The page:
Another intervention focused on “value-relevance” — asking students to indicate important values and write about how taking the course reflects and reinforces what is most important to them. Overall, these strategies had little to no effect. Students still typically stop taking MOOC courses after their first year.
The value of MOOC credentials also drew scrutiny. In many instances, MOOC students receive a completion certificate from the instructor rather than from an accredited institution.
The Status of MOOCs Today
A decade after their introduction, various for-profit companies still actively create MOOCs. MOOCs typically fall into three categories:
- Free introductory-level courses available to a massive global audience: These courses align with the initial goal of MOOCs: to make fundamental knowledge and skills available to anyone with an internet connection. Open enrollment allows thousands or even millions of learners to participate simultaneously. These courses typically do not offer formal certifications or credits.
- MOOCs supporting alternative credentials: Some MOOC providers collaborate with industry partners to offer specialized programs that lead to alternative credentials such as nano degrees, MicroMasters or certificates of completion. These MOOCs provide learners with practical skills and knowledge relevant to specific industries or professions.
- MOOCs leading to a conventional degree: More universities and institutions have started offering MOOCs that lead to traditional degrees, such as the MSCS. Learners typically follow a structured curriculum, complete assignments and exams, and earn the same degree as on-campus students.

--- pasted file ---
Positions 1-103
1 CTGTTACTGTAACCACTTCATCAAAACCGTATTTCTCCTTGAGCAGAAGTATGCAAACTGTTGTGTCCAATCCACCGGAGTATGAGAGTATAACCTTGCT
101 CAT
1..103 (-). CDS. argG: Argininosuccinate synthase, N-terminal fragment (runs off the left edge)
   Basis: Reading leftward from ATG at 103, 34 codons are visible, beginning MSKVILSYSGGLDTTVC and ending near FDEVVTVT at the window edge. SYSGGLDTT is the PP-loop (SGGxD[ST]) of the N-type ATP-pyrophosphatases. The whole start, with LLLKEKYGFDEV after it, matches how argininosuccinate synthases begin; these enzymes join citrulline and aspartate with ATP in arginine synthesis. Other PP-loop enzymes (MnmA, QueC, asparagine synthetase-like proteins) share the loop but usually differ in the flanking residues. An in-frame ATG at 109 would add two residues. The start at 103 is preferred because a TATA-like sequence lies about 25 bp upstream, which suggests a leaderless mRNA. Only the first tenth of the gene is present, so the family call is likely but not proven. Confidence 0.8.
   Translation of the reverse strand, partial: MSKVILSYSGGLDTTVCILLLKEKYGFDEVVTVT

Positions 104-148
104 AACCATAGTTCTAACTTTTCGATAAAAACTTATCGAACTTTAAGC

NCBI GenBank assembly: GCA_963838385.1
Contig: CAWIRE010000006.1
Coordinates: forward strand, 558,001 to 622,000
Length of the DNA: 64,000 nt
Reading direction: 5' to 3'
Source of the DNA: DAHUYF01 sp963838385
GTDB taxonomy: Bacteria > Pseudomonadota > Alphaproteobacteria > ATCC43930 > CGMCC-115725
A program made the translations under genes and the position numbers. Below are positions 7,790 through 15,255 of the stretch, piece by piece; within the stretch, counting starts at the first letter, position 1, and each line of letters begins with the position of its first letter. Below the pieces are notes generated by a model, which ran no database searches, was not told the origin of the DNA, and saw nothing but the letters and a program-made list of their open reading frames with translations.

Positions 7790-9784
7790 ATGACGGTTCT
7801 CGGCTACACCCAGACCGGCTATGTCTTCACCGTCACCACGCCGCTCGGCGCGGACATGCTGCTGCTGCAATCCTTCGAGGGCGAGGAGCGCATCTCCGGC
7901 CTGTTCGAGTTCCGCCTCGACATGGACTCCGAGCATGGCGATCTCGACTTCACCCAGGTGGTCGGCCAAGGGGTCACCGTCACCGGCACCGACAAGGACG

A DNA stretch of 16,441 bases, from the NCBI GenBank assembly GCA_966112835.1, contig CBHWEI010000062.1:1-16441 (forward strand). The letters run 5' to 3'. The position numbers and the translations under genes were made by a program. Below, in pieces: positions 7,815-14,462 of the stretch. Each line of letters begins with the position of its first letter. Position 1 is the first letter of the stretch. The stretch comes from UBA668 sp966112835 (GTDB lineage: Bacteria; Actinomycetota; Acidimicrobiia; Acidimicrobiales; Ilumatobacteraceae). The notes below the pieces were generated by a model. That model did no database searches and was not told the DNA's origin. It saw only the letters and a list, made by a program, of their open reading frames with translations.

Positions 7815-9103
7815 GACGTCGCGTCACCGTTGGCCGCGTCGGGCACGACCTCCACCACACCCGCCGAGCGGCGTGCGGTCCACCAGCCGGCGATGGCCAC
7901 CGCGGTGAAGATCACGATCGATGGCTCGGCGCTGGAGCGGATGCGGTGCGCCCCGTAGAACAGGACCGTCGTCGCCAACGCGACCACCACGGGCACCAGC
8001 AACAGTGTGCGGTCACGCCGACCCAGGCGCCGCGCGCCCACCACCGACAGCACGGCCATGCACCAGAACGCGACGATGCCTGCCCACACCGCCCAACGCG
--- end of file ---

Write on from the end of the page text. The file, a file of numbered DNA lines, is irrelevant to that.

For Professional Growth, Massive Open Online Courses Cannot Replace the Online MSCS at Stevens
Are you looking to begin or advance your computer science career? You may be considering MOOC degree-granting or alternative credential programs. If so, it’s worth comparing the benefits of these options with online degree programs offered by institutions of higher learning, such as the Stevens Online M.S. in Computer Science.
Unlike MOOCs, the Stevens Online MSCS program allows you to a learn from and interact with our renowned faculty who are National Science Foundation (NSF) CAREER winners and researchers and consult for companies such as Microsoft, IBM, Google, Bell Labs and other top industry firms.
Also unlike MOOC courses, in the Stevens Online M.S. in Computer Science program, you have the opportunity to forge close ties with your fellow students because you will engage with them frequently — in class and online study groups — and over a long duration. These connections with your peers can add significantly to your professional network and benefit your life and career for years to come.
The Stevens Online MSCS program has a notable track record of preparing students for tech careers at companies such as Google and Meta, which can pay around $200,000. The Stevens Online MSCS degree also opens doors at companies beyond the tech sector, including Bank of America and JPMorgan Chase, both of which have employed Stevens MSCS alumni. While many people who have completed MOOCs believe that the experience had value, surveys of hiring managers state that while they view MOOCs positively, they still prefer hiring candidates holding traditional degrees. Indeed, 97% of Online MSCS graduates in the Stevens Class of 2021 accepted job offers within three months of graduating.
If you are interested in finding out more about the Stevens Online MSCS degree program, reach out to our admissions team today.